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Washington Post: GM Crops can “Improve the Lives of Millions”

June 3, 2014
Many anti-GMO advocates cite their opposition to the technology because they see agribusiness focused mainly on making a profit However, “the application of current biotechnological tools to agriculture offers a wide array of benefits, benefits that are only beginning to be seen,” according to the editorial board at the Washington Post.

In a recent editorial, titled “Genetically Modified Crops Could Help Improve the Lives of Millions”, the editors of the Washington Post argued how consumers should focus more on “the vast global challenges that genetically modified crops can help address.”
“Genetically modified crops have increased the productivity and improved the lives of farmers - and the people who depend on them - all over the world. Now, they are banned in two counties in Oregon…

“They are not the only ones going in the wrong direction. Several places in California, Hawaii, Maine and Washington State also have bans in place, though the Oregon counties are the first in which GMOs had been actively cultivated…

“There is the potential to create crops that are easier to grow, better for the environment and more nutrient-rich. Smart genetic modification is one important tool available to sustain the world’s growing multitudes. Making good on that promise will require both an openness to the technology and serious investment in GMOs within wealthy countries.”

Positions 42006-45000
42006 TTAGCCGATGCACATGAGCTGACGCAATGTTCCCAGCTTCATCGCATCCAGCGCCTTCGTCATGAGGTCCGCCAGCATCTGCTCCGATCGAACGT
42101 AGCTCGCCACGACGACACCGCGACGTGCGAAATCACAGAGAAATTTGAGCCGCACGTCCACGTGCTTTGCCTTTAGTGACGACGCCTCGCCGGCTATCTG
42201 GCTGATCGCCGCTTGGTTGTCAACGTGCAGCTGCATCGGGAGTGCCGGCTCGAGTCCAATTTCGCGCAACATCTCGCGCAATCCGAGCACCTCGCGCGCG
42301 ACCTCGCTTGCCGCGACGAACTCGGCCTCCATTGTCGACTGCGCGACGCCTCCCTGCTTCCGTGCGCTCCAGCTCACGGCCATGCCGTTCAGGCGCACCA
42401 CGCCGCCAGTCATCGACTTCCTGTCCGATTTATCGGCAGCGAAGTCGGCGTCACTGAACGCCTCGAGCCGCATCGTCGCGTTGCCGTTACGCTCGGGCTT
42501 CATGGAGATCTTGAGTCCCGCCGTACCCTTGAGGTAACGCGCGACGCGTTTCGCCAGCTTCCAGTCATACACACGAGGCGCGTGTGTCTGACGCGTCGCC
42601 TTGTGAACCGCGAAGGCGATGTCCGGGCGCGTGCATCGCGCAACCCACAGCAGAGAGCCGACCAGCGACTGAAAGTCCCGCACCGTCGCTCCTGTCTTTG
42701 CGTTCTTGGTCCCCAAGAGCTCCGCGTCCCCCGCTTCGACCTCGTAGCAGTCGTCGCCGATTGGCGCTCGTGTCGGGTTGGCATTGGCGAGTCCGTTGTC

The article continues on by reminding voters to focus on sound science rather than emotion and misinformation serving as the platform of the anti-GMO fundamentalism.

Leaving us with great food for thought, the Washington Post article could not have put it better:
“The prospect of helping to feed the starving and improve the lives of people across the planet should not be nipped because of the self-indulgent fretting of first-world activists.

“As with any field, there’s room for reasonable caution and study using real science. But there is nothing reasonable about anti-GMO fundamentalism. Voters and their representatives should worry less about 'Frankenfood' and more about the vast global challenges that genetically modified crops can help address.”